Jeremiah Fellowship Alumni Retreat, Washington DC: In order to foster self-care for activists and community organizers, community listening to determine needs and interests, and building connections over four cohorts of fellows, alumni of the JUFJ (Jews United for Justice) Jeremiah Fellowship are organizing a weekend retreat. The fellowship combines study of Jewish learning and community organizing techniques to empower Jewish activists to act effectively to make their communities better. This retreat is aimed at re-energizing all of the cohorts as a group and strengthening the network so that its members are inspired to be more active organizers and participants in tikkun olam. Contact: Eve Copeland


Teen Beit Midrash, Boston: The Teen Beit Midrash opened its doors in October of 2013 as warm, communal, low-key environment for teens excited about deep, challenging, and relevant Jewish study. The program is a collaboration between several local organizations to bring together curious, thoughtful, creative teens who love being Jewish and want to experience high level Torah Lishmah-torah study for its own sake. The genesis of this project came from a variety of directions, including a geographic area lacking a supplementary Jewish high school program, the challenge of creating contexts of deep Torah study in most supplementary learning programs, and the strong sense that access to Jewish texts and teachers who love them should be available to any interested teen. Innovation Fund resources will be used to support faculty stipends and recruitment costs as the program expands and develops into a self-sustaining project. Contacts: Shahar Colt, Miriam Simma Walfish


SermonSlam: SermonSlam (sermonslam.openquorum.org) is intended to be a fun outlet for new and creative Torah, and a vehicle by which such expression can be brought into the public consciousness, thereby inspiring future Torah. SermonSlam events begin as poetry slams with a Jewish theme, e.g. Hanukkah, or Exodus & Liberation. Community members sign up in advance to deliver 5-minute “sermons,” which can also be poems, short stories, narratives, or anything else. The events are video and audio recorded and some of the content is posted on YouTube and the SermonSlam podcast. So far, there have been SermonSlams in Philadelphia, New York, and Jerusalem. In the next few months, we expect to see events in Ann Arbor, Berkeley, Boston, Cambridge, Columbus, Chicago, DC, Evanston, Houston, Princeton, Providence, Tel Aviv, Toronto, the University of Maryland-and hopefully at Institute, too! Innovation funds will be used to support the purchase of high-quality recording equipment. Contacts: Michal Richardson, David Zvi Kalman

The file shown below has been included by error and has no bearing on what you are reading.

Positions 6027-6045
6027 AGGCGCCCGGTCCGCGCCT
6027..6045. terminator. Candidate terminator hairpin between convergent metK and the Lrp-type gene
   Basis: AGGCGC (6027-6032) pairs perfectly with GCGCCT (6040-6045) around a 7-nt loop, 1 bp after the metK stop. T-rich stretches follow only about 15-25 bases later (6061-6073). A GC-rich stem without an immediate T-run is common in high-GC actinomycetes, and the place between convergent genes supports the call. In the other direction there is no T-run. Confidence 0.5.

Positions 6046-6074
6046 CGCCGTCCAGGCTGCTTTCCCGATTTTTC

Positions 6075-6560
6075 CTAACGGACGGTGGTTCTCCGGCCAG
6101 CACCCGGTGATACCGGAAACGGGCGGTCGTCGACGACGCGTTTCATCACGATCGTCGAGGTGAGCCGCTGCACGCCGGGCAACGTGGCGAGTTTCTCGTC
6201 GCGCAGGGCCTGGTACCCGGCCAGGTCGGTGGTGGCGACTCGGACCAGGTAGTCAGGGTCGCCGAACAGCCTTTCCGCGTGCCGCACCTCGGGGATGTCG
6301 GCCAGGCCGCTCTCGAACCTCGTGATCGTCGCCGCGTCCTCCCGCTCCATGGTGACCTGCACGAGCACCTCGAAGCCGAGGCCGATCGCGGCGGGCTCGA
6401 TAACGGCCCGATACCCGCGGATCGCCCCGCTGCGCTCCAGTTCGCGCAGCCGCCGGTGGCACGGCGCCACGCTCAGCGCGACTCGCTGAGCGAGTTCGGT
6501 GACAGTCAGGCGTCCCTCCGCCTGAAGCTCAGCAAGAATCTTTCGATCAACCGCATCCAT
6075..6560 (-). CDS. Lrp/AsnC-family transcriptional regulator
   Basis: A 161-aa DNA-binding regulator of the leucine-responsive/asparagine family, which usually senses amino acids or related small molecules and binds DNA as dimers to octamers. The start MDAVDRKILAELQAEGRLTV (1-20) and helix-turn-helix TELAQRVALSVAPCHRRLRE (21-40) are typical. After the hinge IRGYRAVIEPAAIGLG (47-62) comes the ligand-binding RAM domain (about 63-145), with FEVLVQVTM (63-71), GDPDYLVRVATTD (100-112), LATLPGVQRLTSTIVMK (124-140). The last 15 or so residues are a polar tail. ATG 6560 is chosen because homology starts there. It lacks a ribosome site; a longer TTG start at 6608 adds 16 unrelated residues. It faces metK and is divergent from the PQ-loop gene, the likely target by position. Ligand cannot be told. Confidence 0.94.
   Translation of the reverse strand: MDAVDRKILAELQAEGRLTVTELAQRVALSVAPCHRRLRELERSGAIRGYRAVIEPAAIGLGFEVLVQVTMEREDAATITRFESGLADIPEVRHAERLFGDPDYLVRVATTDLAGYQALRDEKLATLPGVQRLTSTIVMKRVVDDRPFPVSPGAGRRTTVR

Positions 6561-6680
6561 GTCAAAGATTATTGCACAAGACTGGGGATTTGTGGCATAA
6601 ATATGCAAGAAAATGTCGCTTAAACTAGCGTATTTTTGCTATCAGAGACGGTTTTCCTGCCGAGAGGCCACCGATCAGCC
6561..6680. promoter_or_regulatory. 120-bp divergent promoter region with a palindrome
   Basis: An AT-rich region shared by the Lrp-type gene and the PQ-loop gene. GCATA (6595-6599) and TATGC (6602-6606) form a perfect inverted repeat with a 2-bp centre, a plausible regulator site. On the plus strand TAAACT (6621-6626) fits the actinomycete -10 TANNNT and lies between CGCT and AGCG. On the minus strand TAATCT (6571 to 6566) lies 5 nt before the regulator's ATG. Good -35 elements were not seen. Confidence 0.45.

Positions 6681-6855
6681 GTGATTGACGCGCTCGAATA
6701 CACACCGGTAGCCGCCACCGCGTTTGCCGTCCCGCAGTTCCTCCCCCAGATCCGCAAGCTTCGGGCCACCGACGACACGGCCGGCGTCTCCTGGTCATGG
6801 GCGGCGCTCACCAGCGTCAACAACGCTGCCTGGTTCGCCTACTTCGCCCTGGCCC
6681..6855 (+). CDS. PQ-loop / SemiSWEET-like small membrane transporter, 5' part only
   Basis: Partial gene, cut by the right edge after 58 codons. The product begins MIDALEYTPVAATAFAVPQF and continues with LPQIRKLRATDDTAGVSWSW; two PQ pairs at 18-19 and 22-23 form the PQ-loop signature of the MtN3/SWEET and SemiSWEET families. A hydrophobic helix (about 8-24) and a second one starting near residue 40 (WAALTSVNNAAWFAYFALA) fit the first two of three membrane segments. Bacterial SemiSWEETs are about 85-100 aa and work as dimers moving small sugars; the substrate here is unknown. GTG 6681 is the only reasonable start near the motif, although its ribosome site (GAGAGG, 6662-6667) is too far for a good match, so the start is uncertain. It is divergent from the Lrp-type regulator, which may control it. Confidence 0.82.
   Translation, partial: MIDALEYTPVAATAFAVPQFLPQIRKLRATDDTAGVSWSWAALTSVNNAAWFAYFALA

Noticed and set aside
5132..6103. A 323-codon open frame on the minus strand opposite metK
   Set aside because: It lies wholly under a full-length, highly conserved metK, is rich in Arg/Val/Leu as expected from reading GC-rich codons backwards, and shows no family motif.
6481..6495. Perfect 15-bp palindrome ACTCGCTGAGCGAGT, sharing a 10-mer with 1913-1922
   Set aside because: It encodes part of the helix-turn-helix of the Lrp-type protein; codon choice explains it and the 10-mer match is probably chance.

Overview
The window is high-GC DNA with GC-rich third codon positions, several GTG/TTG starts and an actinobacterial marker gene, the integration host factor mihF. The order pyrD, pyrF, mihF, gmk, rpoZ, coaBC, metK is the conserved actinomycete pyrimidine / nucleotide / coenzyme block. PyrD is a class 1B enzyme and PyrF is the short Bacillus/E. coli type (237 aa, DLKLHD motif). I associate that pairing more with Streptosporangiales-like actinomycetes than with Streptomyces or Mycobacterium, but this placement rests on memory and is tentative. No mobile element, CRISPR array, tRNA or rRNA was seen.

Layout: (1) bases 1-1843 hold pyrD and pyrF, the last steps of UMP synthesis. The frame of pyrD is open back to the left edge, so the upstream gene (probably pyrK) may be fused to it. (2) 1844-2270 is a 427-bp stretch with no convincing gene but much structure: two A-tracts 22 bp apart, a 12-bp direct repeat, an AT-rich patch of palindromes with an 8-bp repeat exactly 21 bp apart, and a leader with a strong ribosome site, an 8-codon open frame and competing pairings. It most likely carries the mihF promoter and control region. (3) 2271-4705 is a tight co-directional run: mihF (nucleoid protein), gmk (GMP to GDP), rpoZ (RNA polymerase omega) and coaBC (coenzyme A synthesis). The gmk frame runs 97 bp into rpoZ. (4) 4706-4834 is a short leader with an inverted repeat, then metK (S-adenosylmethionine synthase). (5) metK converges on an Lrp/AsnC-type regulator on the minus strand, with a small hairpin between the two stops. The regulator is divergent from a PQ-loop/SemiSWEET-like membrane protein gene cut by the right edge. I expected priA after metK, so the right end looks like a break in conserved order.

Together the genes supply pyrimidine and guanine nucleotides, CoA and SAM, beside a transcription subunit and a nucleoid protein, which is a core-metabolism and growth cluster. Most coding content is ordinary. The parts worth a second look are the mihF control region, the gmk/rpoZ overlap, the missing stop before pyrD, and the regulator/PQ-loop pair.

Jews in the Woods Retreat: Jews in the Woods (JitW) is a Shabbaton created by and for about 60 students and young adults. It purposefully creates a non-judgmental and creative space where young adults can explore their own Jewish values while respecting and learning from others. It is fiercely pluralistic and open to all kinds of Jewish expressions in a cooperative Shabbat atmosphere. JitW is entirely volunteer-run; young adults organize the entire weekend, including all the planning, finances, cooking, Jewish ritual/davening, and workshops. The volunteers gain leadership experience; Jewish skills, such as how to organize davening; secular skills, such as event planning and logistics management; and benefit from interaction with peers from various backgrounds and beliefs with whom to continue conversations about Jewish identity and innovation after the weekend. Contacts: Gabriella Spitzer, Molly Moses, Roberta Goldman


Havurat Shalom Machzor, Somerville MA: Havurat Shalom has a long history of engaging dedicated lay people in creating liturgical language featuring masculine and feminine God and people language, multiple metaphors for God, and a more compassionate view of non-Jews, with a commitment to making that work accessible to the larger community. The havurah also provides a free, meaningful High Holiday davenning to the greater community. Their goal in this project is to produce a High Holiday Mahzor in Hebrew, English and transliteration which usesthe Havurat Shalom liturgy and makes it possible for the entire community (over 100 people on High Holidays) to pray together. The Mahzor will be available electronically to all interested people and will enable other communities who share the values of this liturgy to access it, just as other Havurot and communities throughout the US have already been using Havurat Shalom’s Shabbat morning liturgy. Contact: Aliza Arzt

Comments are closed